A decade after the 9/11 attacks, strides have been made in regional public safety interoperability, but a nationwide system is still lacking.
Ten years ago, the Sept. 11 terrorist attacks introduced mainstream America to the war on terror, al-Qaida and communications interoperability. Earlier this year, U.S. Special Forces killed al-Qaida leader and 9/11 mastermind Osama bin Laden. But a decade after the attacks, interoperability — or the ability for emergency first responders to communicate with one another regardless of the technology they use — remains a work in progress.
Regional public safety interoperable networks are up and running in some places, like Los Angeles and Montana, and others are in the works. But for the rest of the country, interoperability remains on the to-do list. And the ultimate goal, a nationwide interoperable network for public safety and emergency personnel, isn’t much closer than it was in 2004 when the 9/11 Commission released its report on the tragedies.
“The inability to communicate was a critical element at the World Trade Center, Pentagon and Somerset County, Pa., crash sites, where multiple agencies and multiple jurisdictions responded,” said The 9/11 Commission Report. “The occurrence of this problem at three very different sites is strong evidence that compatible and adequate communications among public safety organizations at the local, state and federal levels remains an important problem.”
The report urged Congress to support pending legislation to assign more radio spectrum for public safety purposes. But a decade since approximately 2,752 people were killed during the attacks, a national system is still on the drawing board.
“It is about time for the Congress of the United States to make good on its commitment to the first responders and public safety community of this country, to build them an interoperable broadband public safety communications network,” said Tom Ridge, former Pennsylvania governor and the first secretary of the U.S. Department of Homeland Security, which was created in response to the attacks. “The technology exists, the capability exists, but what is lacking — what is sadly lacking, what is tragically lacking, what is shamefully lacking — is the political will to build this system.”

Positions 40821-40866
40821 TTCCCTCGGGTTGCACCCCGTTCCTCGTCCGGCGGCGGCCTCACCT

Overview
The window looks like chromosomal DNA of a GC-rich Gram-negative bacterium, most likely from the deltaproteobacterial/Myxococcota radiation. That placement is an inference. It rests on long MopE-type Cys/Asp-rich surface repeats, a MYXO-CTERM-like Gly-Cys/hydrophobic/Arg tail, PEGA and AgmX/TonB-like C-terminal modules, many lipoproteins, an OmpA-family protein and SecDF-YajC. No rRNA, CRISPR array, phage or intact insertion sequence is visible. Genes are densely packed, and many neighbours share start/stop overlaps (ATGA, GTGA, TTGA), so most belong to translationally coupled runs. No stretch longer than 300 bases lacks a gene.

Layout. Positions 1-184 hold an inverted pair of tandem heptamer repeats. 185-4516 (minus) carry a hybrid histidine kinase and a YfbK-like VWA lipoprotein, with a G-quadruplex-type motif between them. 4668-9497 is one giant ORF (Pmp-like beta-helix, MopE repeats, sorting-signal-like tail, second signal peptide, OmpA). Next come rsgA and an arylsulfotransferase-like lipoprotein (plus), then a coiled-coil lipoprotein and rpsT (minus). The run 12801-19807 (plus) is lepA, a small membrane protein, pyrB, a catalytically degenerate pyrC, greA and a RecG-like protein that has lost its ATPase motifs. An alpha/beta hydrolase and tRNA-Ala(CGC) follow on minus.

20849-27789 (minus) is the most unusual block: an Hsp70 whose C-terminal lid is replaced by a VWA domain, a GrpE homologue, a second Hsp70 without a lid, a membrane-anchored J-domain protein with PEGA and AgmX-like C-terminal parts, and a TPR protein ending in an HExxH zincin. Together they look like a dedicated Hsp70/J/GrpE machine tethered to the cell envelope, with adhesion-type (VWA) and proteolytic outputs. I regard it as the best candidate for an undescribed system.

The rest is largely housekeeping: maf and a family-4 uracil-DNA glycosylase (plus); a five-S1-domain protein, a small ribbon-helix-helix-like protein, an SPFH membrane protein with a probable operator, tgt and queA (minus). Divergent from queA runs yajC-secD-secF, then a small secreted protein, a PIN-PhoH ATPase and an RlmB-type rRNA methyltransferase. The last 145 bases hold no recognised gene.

Photo: Tom Ridge, former Pennsylvania governor and the first secretary of the U.S. Department of Homeland Security. Photo by David Kidd
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Experts say progress on national interoperability has been delayed by evolving technology — like the convergence of voice and data communications — along with widespread use of proprietary and incompatible communications gear.
The focus just after 9/11 was on radio interoperability. Firefighters in the World Trade Center’s North Tower didn’t receive evacuation warnings before the building collapsed, and agencies responding to the plane crash at the Pentagon couldn’t communicate because they were on different frequencies and using different protocols.
But while agencies scrambled to improve radio interoperability, first responders began emphasizing data communications, and technology vendors began combining voice and data capabilities into converged communications networks.
“In the early days, even the [U.S.] Department of Homeland Security focused on voice interoperability; it took a few years to realize that data is equally important,” said Paul Wormeli, executive director emeritus of the Integrated Justice Information Systems (IJIS) Institute, which works with the public and private sectors to improve information sharing. “Now we’re in this world of convergence where voice and data use the same infrastructure, in many cases voice over IP.”
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